arXiv:astro-ph/9612068v1 6 Dec 1996
THE AMANDA EXPERIMENT by P.O.Hultha for the AMANDA Collaboration: D. M. Lowder, T. Millerb , D. Nygrenc , P. B. Price, and A. Richards University of California at Berkeley, Berkeley, CA 9472,USA S. W. Barwick, P. Mock, R. Porrata, E. Schneider and G. Yodh University of California at Irvine, Irvine, CA 92717,USA E. C. Andr´es, P. Askebjer, L. Bergstr¨ om, A. Bouchta, E. Dahlberg, P.Ekstr¨ om, B. Erlandsson, A. Goobar, P. O. Hulth, Q. Sun, and C. Walck Stockholm University, Box 6730 S-113 85 Stockholm, Sweden S. Carius, A. Hallgren, and H. Rubinstein Uppsala University, Box 535,S-75121 Uppsala,Sweden K. Engel, L. Gray, F. Halzen, J. Jacobsen, V. Kandhadai, I. Liubarsky, R. Morse, and S. Tilav University of Wisconsin, Madison, WI 53706,USA H. Heukenkamp, S. Hundertmark, A. Karle, Th. Mikolajski, T. Thon, C. Spiering, O. Streicher, Ch. Wiebusch and R.Wischnewski DESY-IfH Zeuthen, D-15735 Zeuthen, Germany At the AMANDA South Pole site, four new holes were drilled to depths 2050 m to 2180 m and instrumented with 86 photomultipliers (PMTs) at depths 1520-2000 m. Of these PMTs 79 are working, with 4-ns timing resolution and noise rates 300 to 600 Hz. Various diagnostic devices were deployed and are working. An observed factor 60 increase in scattering length and a sharpening of the distribution of arrival times of laser pulses relative to measurements at 800-1000 m showed that bubbles are absent below 1500 m. Absorption lengths are 100 to 150 m at wavelengths in the blue and UV to 337 nm. Muon coincidences are seen between the SPASE air shower array and the AMANDA PMTs at 800-1000 m and 1500-1900 m. The muon track rate is 30 Hz for 8-fold triggers and 10 Hz for 10-fold triggers. The present array is the nucleus for a future expanded array.
Bartol Research Institute, University of Delaware, Newark,Delaware c At Lawrence Berkeley National Laboratory, Berkeley, CA 94720, USA b At
The deep Antarctic ice is the purest, most transparent of all natural solids. As a site for a high-energy neutrino observatory it has a number of advantages compared to deep sea water. It consists of compressed pure-H2 O snow with the lowest contamination by aerosols and volcanic dust of any place on Earth, and it contains neither bioluminescent organisms nor radioactive 40 K. Before the AMANDA collaboration began to measure the optical properties of ice at the South Pole, one could have listed a number of potential drawbacks: No one had ever drilled a hole deeper than 349 m at South Pole; the depth at which air bubbles completely transform into solid crystals of air hydrate clathrate was not known; the absorption length of light in ice was thought to be shorter than in sea water 1,2 ; and the effects of dust, traces of marine salt, traces of natural acids, and birefringence of polycrystalline ice on scattering of light in ice at South Pole had not been studied. These issues have now been addressed. 2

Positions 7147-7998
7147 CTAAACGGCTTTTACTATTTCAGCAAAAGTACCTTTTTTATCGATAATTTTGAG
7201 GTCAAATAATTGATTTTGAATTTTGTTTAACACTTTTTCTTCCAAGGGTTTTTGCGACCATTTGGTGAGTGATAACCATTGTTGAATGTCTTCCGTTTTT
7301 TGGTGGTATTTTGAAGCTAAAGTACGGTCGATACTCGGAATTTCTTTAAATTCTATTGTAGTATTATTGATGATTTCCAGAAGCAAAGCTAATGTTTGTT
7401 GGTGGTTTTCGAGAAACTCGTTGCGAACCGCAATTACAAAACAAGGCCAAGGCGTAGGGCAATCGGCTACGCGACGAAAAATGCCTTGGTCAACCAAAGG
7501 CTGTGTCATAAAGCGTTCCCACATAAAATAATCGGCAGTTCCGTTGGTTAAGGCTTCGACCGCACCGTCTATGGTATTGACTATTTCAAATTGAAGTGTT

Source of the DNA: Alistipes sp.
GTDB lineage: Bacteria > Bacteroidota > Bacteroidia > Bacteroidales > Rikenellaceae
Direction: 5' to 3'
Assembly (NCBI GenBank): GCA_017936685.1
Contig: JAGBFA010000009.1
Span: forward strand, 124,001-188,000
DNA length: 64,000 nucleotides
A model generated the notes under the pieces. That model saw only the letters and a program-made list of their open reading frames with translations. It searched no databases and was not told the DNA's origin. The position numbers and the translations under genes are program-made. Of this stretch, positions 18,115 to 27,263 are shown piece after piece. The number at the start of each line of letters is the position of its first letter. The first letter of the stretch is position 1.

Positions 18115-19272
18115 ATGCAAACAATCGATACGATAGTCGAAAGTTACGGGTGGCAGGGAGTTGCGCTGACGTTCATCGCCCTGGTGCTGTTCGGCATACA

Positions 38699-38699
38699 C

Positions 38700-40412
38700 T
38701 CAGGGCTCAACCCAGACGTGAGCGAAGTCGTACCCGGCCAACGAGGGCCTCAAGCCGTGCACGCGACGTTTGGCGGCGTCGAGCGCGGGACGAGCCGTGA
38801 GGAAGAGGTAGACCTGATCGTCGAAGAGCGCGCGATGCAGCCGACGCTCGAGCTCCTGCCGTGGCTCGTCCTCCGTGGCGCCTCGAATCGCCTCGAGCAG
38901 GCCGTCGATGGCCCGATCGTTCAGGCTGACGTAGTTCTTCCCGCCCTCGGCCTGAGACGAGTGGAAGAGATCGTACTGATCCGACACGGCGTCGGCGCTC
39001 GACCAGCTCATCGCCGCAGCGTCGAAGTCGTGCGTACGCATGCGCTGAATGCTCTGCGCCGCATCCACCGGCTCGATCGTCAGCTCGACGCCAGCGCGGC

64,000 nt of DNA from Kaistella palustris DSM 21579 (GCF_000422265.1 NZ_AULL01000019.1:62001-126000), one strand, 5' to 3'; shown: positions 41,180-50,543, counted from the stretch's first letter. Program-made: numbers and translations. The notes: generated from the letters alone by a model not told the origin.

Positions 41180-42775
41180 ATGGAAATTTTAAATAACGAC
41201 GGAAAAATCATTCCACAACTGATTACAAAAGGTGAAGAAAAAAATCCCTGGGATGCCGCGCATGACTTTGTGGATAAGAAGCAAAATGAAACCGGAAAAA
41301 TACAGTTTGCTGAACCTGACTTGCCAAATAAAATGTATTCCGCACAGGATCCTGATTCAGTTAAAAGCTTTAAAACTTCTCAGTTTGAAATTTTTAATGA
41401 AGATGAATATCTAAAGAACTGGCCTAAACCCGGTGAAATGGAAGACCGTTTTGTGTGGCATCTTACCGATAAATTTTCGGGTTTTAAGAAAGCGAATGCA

Results from the AMANDA-A Array at 800 m to 1000 m
The successful deployment of the four-string AMANDA-A array with photomultipliers (PMTs) was the first step toward demonstrating that the South Pole ice is a suitable site for a high-energy neutrino observatory 3 . With a hot-water drill, four holes 60 cm in diameter were created during the 1993-94 season and instrumented with 80 PMTs spaced at 10-m intervals from 8101000 m. To measure optical properties, a laser in a laboratory at the surface above the holes was used to send nanosecond pulses down any of 80 optical fibers to emitting balls located near each PMT. From the distributions of arrival times at neighboring PMTs, it was possible to determine separately the absorption length λa and effective scattering length, λe = λs /(1− < cos θ >), at wavelengths from 410 to 610 nm. Here < cos θ > is the mean cosine of the scattering angle. Because λe ≪ λa the data fitted an expression for threedimensional diffusion with absorption. In contrast to laboratory ice, for which λa was reported 1,2 to be < 25 m at all wavelengths and λa = 8 m at the wavelength for maximum quantum efficiency of a PMT, we found values of λa exceeding 100 m at wavelengths less than 480 nm and values exceeding 200 m at wavelengths less than about 420 m 4,5 . We found that, independent of wavelength, λe increased monotonically from 40 cm at 820 m to 80 cm at 1000 m. We interpreted this result as evidence for scattering by air bubbles with size much larger than the wavelength of light, with the size and number density of bubbles decreasing with depth.
Surface Firn snow
AMANDA-A 190 m
Figure 1: Schematic view of the AMANDA detector.
Technical Aspects of the AMANDA-B 1995-96 Drilling Season